Local Migration Analysis, New York City: Update, 11-12 September 2015, Tribute in Light Monitoring

Andrew Farnsworth The Cornell Lab Sep 12, 2015

BirdCast predicted a large movement of birds in the greater New York City area on 11-12 September: first, nearly a week has passed of summer-like conditions in the greater New York City metropolitan area, preventing most exodus of migrants that is typical under more favorable conditions; second, a moderate to heavy flight of birds occurred in the periphery of upstate New York and parts of New England last night, indicating a number of birds in the immediate vicinities of the New York City metropolitan area (the image above shows some of these movements, and you can visit our analysis to read more about these flights); and finally, and most important, conditions were favorable for migration this evening, with northerly winds, clear skies, and substantially cooler temperatures than the past week.

And the birds did, indeed, take flight. Migration was heavy in the immediate vicinity in an around New York City. Please return to this page, as we will be adding additional media to describe this epic flight.

The following are checklists of the birds recorded during the monitoring event. Some of these checklists contain rich media, such as photos and audio, others simply have descriptions of the event: Friday, 11 September, 8:00 pm EDTFriday, 11 September, 10:17 pm EDTFriday, 11 September, 11:05 pm EDTSaturday, 12 September, 12:58 am EDT, and Saturday, 12 September, 5:29 am EDT.

The following videos highlight the shear number of birds aloft in the beam reported in some of those checklists, and if you listen closely, you can hear flight calls of this massive attraction of migrants (most of the calls you can hear in the videos, where audible, are American Redstarts).

The following clip is shot looking straight up into the beams from the roof deck from which the lights originate. You can clearly see birds flying in all directions, and at a large range of altitudes above the beam (in fact, up to beyond the limit of optics!).

What’s particularly interesting about the following clip is the proximity of this migrant swarm to a nearby building that is under construction. At times during the event, large numbers of birds (several hundred in one scan), mostly warblers, were landing on the exposed metal and mesh of the portion of the building still under construction. Additionally, and most disturbing about the night, numerous birds crashed into the windows. We never saw any birds fall to the ground after striking windows, but we did see numerous individuals fly off dazed, either descending out of view around the building or landing on the building.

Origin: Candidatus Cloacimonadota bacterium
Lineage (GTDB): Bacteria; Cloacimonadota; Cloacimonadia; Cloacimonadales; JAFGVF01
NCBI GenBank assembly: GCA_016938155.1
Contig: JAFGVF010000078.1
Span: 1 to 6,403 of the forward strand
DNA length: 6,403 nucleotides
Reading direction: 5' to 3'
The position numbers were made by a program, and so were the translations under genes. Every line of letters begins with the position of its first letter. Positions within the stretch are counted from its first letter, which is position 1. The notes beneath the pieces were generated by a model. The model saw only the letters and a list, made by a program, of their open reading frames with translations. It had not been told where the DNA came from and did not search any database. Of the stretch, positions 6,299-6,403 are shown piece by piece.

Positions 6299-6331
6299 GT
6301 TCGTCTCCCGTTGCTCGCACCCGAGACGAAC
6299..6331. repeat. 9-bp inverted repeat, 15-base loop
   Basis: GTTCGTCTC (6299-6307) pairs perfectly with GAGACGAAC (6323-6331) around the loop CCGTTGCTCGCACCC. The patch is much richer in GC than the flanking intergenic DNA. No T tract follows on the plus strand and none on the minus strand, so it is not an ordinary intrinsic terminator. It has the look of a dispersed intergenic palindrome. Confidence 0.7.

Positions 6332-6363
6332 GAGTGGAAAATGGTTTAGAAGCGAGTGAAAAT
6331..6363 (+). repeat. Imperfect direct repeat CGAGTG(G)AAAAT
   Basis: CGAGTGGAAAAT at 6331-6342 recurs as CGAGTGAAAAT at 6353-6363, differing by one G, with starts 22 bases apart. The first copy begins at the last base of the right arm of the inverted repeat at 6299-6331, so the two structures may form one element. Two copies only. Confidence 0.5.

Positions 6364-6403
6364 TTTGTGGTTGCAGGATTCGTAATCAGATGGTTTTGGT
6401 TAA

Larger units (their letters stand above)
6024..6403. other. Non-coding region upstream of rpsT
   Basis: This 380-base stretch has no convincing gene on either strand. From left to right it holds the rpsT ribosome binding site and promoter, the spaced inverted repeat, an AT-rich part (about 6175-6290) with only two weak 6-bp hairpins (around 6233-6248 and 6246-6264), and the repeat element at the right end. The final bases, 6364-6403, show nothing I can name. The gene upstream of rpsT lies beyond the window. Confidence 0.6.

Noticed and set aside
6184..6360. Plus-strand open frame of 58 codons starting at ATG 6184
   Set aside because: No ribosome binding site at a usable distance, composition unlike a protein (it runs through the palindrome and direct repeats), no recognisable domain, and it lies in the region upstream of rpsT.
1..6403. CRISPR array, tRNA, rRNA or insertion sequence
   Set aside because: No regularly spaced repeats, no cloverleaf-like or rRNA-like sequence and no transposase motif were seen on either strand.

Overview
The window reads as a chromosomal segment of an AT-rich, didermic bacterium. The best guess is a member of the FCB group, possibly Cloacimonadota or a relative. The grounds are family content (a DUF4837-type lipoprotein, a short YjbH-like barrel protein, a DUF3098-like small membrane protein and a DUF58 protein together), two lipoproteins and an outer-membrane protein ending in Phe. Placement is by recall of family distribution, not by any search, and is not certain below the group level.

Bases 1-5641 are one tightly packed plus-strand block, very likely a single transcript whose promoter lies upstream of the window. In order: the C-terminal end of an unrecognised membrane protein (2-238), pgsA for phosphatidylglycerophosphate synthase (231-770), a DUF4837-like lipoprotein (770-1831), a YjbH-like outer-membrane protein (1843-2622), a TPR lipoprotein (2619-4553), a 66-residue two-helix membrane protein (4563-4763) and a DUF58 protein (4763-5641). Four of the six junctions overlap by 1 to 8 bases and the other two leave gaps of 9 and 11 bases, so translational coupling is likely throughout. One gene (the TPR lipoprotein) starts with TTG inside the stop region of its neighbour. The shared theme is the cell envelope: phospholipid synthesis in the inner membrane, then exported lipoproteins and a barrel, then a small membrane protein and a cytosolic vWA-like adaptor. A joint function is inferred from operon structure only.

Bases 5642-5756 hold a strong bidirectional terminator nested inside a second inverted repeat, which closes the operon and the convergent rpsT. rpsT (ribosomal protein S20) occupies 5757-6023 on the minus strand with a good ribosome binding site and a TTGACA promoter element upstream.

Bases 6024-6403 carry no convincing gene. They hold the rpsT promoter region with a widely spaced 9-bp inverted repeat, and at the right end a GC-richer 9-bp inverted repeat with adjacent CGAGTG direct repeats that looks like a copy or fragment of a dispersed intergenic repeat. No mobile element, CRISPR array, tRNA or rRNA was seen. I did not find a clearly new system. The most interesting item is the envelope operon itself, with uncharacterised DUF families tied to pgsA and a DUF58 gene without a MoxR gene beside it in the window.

The following clip shows video through a Kowa TSN-884 spotting scope (this is not a petrie dish full of bacteria, these are primarily birds!). Although some insects are visible if you look carefully, most of what you see, and at high altitudes at that, are disoriented migrants flying in the Tribute in Light beams.

Despite the fact the so many migrants interacted with these powerful lights during this year’s memorial, the organizers and operators of the event were extremely helpful and acutely aware of the magnitude of the migration underway. As always, a very special thanks to the Municipal Arts Society for allowing NYC Audubon and the Cornell Lab of Ornithology to monitor at the Tribute in Light. Team BirdCast would like to acknowledge their efforts to turn off the beams to avoid potentially hazardous situations for birds. They shut off the beams EIGHT times during the course of the night, 20-minutes each, and each time after the lights had been extinguished birds stopped flight calling and departed from the area.